As they walked out of the wine store together I pegged them as a financially secure, upper-middle class couple, each about 60 years old, both about five foot eight, the woman’s hair a distinguished well-coiffed grey, the gentleman’s hair salt and pepper, grey at the temples. They organized their packages, she lightly eased her right hand around his left elbow, and they walked down Fillmore Street, either to their home or to their next chore.
Doesn’t sound like much, does it?
Nor was I impressed at the time, riding in the back of the 22-Fillmore to my beloved Haight, but the more I thought upon this little scene, the more interesting it became. You see, neither of them was looking at the other before or during the moment of connection. She was checking her cell phone for messages, and looking away from him. He was organizing their bags of purchases so that he could carry them with his right hand, and looking away from her. She paid no attention to him, he paid no attention to her. Each seemed oblivious to the other’s location or even existence. And yet she knew exactly where he and his left elbow would be, and he knew exactly she and her right hand would be, and when I wrote that her right hand lightly eased around his left elbow, I mean to emphasize easy and ease. As if they have practiced that simple connection for most of their lives–except of course that they have practiced that simple connection for most of their lives.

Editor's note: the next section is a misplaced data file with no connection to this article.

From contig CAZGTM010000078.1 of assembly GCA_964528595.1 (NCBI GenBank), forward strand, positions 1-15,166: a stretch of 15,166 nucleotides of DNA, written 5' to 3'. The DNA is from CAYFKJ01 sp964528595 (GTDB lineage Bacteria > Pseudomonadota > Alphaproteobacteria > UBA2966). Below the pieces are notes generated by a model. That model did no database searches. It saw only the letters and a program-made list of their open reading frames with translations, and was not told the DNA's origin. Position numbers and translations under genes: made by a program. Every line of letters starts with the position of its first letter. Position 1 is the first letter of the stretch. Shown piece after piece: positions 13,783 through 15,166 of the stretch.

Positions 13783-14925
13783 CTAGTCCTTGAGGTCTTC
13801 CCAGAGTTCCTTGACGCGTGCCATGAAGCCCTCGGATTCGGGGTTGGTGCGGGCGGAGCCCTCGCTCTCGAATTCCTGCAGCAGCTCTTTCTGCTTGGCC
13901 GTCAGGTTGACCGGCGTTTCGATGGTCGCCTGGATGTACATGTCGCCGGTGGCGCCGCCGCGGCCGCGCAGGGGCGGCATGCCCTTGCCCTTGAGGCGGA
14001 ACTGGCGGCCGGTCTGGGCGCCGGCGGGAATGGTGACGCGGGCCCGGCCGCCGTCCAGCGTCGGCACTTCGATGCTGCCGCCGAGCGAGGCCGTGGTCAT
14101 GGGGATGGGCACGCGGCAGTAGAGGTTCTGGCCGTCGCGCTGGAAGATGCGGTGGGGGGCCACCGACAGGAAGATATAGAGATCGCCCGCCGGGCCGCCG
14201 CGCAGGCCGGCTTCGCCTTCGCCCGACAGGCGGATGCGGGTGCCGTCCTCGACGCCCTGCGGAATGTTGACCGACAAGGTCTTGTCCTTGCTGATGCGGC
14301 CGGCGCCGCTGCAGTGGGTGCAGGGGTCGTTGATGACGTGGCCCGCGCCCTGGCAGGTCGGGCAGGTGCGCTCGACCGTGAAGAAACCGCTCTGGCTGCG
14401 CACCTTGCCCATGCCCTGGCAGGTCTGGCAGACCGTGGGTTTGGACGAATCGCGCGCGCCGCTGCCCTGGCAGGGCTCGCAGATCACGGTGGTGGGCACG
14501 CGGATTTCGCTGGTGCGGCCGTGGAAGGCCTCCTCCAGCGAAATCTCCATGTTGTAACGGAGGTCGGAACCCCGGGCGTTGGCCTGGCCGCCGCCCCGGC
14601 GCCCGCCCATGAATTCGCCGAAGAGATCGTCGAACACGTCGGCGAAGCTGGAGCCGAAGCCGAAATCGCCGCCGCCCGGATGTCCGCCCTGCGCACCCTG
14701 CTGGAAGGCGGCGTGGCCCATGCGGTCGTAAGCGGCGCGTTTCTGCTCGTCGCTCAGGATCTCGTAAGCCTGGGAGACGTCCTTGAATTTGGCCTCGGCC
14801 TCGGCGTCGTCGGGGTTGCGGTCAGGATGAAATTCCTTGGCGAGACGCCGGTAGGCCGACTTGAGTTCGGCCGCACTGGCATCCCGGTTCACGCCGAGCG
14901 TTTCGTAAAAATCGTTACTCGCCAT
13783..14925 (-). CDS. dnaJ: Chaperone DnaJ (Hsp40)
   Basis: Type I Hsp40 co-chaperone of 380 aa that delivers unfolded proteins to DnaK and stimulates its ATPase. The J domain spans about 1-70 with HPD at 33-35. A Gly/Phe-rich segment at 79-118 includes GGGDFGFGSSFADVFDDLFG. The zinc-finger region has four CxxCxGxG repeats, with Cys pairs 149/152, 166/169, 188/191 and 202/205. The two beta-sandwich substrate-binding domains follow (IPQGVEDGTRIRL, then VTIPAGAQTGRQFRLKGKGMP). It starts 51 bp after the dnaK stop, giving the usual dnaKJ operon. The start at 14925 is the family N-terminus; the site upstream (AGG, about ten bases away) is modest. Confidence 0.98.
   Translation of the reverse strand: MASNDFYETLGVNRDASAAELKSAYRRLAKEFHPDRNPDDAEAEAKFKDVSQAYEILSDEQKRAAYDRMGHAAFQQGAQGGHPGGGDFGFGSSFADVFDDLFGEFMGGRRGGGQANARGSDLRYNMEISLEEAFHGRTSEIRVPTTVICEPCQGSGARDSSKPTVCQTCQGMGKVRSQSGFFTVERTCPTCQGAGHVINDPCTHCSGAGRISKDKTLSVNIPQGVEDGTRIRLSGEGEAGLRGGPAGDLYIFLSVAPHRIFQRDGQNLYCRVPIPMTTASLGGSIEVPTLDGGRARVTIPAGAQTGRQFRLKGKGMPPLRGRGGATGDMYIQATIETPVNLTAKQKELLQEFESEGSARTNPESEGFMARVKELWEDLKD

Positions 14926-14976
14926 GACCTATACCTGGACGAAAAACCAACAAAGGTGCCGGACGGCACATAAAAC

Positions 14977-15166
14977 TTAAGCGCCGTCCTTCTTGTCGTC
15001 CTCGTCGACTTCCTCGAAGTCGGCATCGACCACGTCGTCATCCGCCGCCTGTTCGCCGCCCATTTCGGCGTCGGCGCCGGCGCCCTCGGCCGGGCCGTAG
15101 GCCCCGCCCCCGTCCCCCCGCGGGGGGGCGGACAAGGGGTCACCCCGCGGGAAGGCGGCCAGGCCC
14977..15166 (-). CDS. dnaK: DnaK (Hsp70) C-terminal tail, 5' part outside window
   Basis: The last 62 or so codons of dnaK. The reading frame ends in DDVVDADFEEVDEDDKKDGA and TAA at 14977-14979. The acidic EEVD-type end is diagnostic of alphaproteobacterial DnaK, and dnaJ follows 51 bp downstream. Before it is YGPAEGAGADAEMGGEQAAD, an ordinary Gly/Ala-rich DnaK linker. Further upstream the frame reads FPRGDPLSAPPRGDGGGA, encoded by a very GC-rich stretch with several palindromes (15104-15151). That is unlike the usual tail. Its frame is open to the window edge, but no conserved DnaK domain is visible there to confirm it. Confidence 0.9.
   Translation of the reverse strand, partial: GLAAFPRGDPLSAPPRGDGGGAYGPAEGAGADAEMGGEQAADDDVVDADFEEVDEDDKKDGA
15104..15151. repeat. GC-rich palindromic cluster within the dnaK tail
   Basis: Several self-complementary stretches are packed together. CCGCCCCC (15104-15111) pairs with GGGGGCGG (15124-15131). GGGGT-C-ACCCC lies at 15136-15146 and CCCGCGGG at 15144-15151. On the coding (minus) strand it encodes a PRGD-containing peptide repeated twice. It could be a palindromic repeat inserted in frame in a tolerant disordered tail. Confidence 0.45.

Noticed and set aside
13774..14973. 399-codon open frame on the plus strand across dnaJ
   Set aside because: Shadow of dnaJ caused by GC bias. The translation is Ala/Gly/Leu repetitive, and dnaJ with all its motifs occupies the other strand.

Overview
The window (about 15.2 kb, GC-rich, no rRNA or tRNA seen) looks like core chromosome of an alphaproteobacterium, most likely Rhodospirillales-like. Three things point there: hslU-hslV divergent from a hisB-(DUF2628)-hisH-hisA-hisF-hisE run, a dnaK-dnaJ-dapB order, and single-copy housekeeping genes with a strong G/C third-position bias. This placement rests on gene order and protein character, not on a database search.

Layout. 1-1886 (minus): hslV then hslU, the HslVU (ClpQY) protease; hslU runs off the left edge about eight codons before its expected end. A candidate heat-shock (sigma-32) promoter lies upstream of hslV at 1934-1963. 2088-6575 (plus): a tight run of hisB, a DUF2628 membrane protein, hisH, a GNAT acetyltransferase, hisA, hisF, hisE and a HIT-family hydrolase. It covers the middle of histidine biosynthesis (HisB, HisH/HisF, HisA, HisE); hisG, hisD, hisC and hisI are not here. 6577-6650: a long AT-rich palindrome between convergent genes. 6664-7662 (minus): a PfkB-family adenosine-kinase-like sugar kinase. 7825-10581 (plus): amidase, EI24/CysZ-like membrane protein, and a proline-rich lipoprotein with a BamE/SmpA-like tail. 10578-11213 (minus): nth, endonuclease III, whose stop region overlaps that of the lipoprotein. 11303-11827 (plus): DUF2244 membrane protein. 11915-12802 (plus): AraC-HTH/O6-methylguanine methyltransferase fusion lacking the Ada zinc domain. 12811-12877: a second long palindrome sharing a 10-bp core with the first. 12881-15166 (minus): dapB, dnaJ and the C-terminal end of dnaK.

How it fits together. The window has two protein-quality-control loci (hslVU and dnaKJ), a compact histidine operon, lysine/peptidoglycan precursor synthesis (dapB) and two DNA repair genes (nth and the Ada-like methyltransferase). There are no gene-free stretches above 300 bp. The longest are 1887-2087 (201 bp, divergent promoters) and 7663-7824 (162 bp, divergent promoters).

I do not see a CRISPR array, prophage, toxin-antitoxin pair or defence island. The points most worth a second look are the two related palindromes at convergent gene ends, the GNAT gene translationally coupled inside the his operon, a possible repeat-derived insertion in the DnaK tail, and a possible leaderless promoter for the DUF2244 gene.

And that’s my current definition of a good, solid relationship.
Vonn Scott Bair